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      Exploring the Potentiality of Natural Products from Essential Oils as Inhibitors of Odorant-Binding Proteins: A Structure- and Ligand-Based Virtual Screening Approach To Find Novel Mosquito Repellents

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          Abstract

          Odorant-binding proteins (OBPs) are the main olfactory proteins of mosquitoes, and their structures have been widely explored to develop new repellents. In the present study, we combined ligand- and structure-based virtual screening approaches using as a starting point 1633 compounds from 71 botanical families obtained from the Essential Oil Database (EssOilDB). Using as reference the crystallographic structure of N, N-diethyl- meta-toluamide interacting with the OBP1 homodimer of Anopheles gambiae ( AgamOBP1), we performed a structural and pharmacophoric similarity search to select potential natural products from the library . Thymol acetate, 4-(4-methyl phenyl)-pentanal, thymyl isovalerate, and p-cymen-8-yl demonstrated a favorable chemical correlation with DEET and also had high-affinity interactions with the OBP binding pocket that molecular dynamics simulations showed to be stable. To the best of our knowledge, this is the first study to evaluate on a large scale the potentiality of NPs from essential oils as inhibitors of the mosquito OBP1 using in silico approaches. Our results could facilitate the design of novel repellents with improved selectivity and affinity to the protein binding pocket and can shed light on the mechanism of action of these compounds against insect olfactory recognition.

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          Why is Tanimoto index an appropriate choice for fingerprint-based similarity calculations?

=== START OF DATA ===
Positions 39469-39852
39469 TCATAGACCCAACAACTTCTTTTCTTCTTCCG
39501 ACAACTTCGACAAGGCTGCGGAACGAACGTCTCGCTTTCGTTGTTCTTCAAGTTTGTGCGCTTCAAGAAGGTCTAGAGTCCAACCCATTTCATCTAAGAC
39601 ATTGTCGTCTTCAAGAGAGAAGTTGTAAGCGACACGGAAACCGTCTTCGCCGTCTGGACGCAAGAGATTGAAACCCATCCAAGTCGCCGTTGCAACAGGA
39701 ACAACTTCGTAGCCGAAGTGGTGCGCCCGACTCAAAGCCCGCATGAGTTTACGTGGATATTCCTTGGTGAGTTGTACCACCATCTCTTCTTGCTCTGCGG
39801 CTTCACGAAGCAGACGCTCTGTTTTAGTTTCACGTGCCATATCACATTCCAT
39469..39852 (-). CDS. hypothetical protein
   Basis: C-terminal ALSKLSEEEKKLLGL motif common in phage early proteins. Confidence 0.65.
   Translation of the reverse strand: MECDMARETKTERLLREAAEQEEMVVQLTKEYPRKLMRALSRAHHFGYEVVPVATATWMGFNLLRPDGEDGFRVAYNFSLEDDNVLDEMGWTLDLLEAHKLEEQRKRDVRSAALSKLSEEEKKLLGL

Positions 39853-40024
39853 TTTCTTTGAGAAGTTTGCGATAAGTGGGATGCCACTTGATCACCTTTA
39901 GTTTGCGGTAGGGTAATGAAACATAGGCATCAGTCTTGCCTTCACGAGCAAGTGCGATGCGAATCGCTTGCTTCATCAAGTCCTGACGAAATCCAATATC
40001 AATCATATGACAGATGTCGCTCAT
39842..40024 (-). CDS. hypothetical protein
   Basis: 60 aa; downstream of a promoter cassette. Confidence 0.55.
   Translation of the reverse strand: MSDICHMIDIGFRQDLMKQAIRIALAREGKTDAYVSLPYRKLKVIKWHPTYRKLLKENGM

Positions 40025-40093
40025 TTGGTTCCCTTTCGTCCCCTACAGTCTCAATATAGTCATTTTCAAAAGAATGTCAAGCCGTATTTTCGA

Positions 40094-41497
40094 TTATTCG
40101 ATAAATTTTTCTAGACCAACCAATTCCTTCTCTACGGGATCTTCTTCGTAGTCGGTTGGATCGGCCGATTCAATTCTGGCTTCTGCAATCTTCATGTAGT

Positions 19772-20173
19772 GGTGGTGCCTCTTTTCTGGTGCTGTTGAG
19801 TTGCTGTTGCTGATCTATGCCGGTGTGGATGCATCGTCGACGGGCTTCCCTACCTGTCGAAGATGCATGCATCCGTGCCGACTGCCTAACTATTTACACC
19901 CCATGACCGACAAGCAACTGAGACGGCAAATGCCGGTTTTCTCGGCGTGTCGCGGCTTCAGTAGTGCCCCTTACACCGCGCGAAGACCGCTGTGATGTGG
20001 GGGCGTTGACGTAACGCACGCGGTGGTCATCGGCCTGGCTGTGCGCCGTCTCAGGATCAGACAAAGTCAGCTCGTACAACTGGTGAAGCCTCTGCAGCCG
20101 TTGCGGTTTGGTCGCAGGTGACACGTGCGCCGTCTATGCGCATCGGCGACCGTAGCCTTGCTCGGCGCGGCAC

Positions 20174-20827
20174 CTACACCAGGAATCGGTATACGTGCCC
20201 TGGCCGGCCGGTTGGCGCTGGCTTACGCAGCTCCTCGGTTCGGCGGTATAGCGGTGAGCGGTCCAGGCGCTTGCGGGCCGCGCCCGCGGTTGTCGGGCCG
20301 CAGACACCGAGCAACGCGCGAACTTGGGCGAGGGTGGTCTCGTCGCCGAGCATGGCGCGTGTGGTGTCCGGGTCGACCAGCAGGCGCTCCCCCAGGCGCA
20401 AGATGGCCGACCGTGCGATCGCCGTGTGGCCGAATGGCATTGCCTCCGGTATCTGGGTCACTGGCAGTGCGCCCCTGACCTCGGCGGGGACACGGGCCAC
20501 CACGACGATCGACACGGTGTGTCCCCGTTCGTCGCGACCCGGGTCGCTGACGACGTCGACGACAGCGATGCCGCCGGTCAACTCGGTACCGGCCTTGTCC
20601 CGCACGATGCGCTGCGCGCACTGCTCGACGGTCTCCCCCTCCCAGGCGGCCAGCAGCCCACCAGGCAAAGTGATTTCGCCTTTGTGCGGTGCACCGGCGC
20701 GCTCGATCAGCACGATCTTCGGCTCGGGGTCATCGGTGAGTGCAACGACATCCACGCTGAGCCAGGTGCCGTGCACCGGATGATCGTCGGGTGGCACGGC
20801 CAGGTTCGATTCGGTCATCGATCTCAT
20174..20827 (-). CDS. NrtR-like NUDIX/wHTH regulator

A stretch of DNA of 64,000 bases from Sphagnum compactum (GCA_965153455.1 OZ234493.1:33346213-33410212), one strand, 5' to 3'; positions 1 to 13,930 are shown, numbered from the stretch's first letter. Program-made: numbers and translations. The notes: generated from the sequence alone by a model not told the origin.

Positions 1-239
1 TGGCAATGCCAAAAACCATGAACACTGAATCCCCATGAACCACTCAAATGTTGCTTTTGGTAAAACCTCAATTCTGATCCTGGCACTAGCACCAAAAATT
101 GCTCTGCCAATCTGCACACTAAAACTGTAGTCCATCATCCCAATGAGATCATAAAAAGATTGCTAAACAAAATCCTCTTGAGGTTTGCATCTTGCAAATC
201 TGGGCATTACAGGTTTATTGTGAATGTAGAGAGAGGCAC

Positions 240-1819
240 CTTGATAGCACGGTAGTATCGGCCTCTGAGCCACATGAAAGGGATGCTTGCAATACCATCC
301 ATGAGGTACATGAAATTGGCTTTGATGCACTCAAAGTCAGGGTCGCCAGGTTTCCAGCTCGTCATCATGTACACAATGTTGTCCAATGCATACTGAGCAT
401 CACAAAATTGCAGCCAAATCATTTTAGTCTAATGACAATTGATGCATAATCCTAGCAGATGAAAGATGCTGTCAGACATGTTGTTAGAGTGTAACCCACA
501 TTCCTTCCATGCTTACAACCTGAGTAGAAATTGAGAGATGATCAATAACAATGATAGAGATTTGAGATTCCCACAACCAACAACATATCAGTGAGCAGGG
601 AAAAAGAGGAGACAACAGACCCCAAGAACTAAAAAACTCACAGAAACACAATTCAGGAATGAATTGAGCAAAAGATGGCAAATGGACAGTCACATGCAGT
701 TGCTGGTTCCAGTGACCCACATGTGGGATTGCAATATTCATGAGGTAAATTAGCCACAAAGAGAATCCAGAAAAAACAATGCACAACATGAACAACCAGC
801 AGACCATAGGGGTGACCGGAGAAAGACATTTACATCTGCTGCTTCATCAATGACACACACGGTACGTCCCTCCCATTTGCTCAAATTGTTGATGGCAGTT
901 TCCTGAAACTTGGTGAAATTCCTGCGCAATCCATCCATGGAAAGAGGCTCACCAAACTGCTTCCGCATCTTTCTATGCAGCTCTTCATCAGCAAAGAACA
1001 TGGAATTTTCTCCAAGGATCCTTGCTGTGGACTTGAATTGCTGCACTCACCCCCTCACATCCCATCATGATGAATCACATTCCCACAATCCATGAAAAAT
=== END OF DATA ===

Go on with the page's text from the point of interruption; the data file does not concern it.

Background Cheminformaticians are equipped with a very rich toolbox when carrying out molecular similarity calculations. A large number of molecular representations exist, and there are several methods (similarity and distance metrics) to quantify the similarity of molecular representations. In this work, eight well-known similarity/distance metrics are compared on a large dataset of molecular fingerprints with sum of ranking differences (SRD) and ANOVA analysis. The effects of molecular size, selection methods and data pretreatment methods on the outcome of the comparison are also assessed. Results A supplier database (https://mcule.com/) was used as the source of compounds for the similarity calculations in this study. A large number of datasets, each consisting of one hundred compounds, were compiled, molecular fingerprints were generated and similarity values between a randomly chosen reference compound and the rest were calculated for each dataset. Similarity metrics were compared based on their ranking of the compounds within one experiment (one dataset) using sum of ranking differences (SRD), while the results of the entire set of experiments were summarized on box and whisker plots. Finally, the effects of various factors (data pretreatment, molecule size, selection method) were evaluated with analysis of variance (ANOVA). Conclusions This study complements previous efforts to examine and rank various metrics for molecular similarity calculations. Here, however, an entirely general approach was taken to neglect any a priori knowledge on the compounds involved, as well as any bias introduced by examining only one or a few specific scenarios. The Tanimoto index, Dice index, Cosine coefficient and Soergel distance were identified to be the best (and in some sense equivalent) metrics for similarity calculations, i.e. these metrics could produce the rankings closest to the composite (average) ranking of the eight metrics. The similarity metrics derived from Euclidean and Manhattan distances are not recommended on their own, although their variability and diversity from other similarity metrics might be advantageous in certain cases (e.g. for data fusion). Conclusions are also drawn regarding the effects of molecule size, selection method and data pretreatment on the ranking behavior of the studied metrics. Graphical Abstract A visual summary of the comparison of similarity metrics with sum of ranking differences (SRD). Electronic supplementary material The online version of this article (doi:10.1186/s13321-015-0069-3) contains supplementary material, which is available to authorized users.